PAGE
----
The Texture of Space

The plane ride out to Indiana was pretty disasterous. Scott slept badly that night and so we found oursleves sleeping in the morning of Michael Stribling and Zareh Gorjian’s presentation. If Michael had a touch of shyness, Zareh far outpaced him. Although I didn’t get to spend much time talking to him, he was always warm and friendly. He’s been a visual/simulation animator at NASA’s Jet Propulsion Laboratory for 14 years and produces the kind of work that you would recognize from space-related IMAX films. I managed to see his reel several days later during the presenter screening and it confirmed what I had heard; even though vis/sim is notoriously dull when seen by itself, Zareh manages to cut it and present it cinematically, reminiscent of 2001: A Space Odessy.

I caught the end of Michael and Zareh’s program as Michael was demonstrating how his texture maps end up on the faces of video games NBA players. Students marveled at the oddly flat way he has to work before its applied to the three-dimensional surface. A lot of questions where technical, concerning how much geometry can be used and how close the final outcome looks to what he intended. Despite motion capture being used, he tells us, the animators still have to tweak the results and interpret the data. Interest in both of their fields is high and the room was crowded; their presentation was particularly successful.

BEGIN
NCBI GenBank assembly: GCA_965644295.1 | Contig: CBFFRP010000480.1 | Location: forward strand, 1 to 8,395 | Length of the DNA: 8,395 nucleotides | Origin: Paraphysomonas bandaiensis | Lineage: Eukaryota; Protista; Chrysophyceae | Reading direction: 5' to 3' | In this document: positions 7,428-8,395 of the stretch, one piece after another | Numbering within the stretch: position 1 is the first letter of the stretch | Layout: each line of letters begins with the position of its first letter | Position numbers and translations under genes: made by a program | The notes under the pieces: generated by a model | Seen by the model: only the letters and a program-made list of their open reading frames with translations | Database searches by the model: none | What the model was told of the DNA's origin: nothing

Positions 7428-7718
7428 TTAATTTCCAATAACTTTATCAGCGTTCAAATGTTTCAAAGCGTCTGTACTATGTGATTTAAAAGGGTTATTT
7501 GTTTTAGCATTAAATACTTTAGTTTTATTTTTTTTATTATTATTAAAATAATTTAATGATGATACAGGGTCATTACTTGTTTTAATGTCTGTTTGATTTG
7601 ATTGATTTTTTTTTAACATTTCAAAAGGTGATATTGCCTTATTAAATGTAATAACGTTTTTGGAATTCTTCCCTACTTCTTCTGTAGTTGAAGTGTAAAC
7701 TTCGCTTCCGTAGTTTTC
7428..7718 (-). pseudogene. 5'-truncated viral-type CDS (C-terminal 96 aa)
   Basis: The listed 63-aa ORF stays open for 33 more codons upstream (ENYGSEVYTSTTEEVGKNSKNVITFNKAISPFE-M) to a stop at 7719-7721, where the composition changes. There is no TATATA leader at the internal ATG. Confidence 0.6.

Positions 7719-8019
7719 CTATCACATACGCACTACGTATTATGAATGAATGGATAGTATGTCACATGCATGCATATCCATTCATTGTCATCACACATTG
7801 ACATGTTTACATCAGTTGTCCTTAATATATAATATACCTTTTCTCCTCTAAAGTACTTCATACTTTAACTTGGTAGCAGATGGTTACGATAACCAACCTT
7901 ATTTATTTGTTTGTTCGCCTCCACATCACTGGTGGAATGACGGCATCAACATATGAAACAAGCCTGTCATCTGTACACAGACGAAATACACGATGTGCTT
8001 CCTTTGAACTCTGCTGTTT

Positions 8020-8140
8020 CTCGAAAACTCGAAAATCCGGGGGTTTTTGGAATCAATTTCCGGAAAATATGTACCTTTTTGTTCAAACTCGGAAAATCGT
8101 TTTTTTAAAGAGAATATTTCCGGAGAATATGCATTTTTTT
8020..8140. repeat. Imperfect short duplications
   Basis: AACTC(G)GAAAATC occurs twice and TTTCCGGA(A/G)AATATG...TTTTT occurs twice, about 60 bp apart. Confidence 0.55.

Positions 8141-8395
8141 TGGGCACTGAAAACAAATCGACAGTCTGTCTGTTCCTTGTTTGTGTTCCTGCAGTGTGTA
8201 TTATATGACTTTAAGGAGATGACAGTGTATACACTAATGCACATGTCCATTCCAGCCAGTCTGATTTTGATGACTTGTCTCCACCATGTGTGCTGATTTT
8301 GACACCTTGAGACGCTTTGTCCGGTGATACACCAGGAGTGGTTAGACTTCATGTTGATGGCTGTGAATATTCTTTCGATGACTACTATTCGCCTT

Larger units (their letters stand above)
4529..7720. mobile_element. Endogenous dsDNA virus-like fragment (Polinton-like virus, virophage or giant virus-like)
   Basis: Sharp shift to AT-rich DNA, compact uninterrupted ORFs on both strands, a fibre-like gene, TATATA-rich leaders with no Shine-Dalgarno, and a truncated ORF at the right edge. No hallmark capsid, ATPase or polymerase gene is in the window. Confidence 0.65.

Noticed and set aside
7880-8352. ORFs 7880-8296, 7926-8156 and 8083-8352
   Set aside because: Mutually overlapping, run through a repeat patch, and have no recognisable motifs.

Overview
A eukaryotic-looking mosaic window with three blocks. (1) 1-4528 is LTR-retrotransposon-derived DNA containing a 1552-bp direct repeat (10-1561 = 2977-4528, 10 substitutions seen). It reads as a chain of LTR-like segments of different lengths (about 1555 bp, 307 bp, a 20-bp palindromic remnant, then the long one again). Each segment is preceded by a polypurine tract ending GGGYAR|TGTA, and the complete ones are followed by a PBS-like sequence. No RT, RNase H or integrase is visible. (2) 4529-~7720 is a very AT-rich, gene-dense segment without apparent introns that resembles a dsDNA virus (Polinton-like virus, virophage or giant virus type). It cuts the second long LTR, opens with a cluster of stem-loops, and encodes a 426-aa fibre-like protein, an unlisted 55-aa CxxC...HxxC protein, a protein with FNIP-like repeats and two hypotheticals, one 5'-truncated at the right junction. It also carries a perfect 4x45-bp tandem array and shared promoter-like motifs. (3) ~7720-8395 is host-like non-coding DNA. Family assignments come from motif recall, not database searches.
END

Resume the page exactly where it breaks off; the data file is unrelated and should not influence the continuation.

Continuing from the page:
Author of Strawberry Shortcake: Return of the Purple Pie Man, Disney’s Frozen Comic Collection, Transformers: Robots in Disguise Animated and Littlest Pet Shop: Open for Business. She’s written for IDW Publishing, Hasbro, Lion Forge, American Greetings and Scholastic, and her work has been discussed in Comics Beat and The Washington Post. Subscribe to the newsletter

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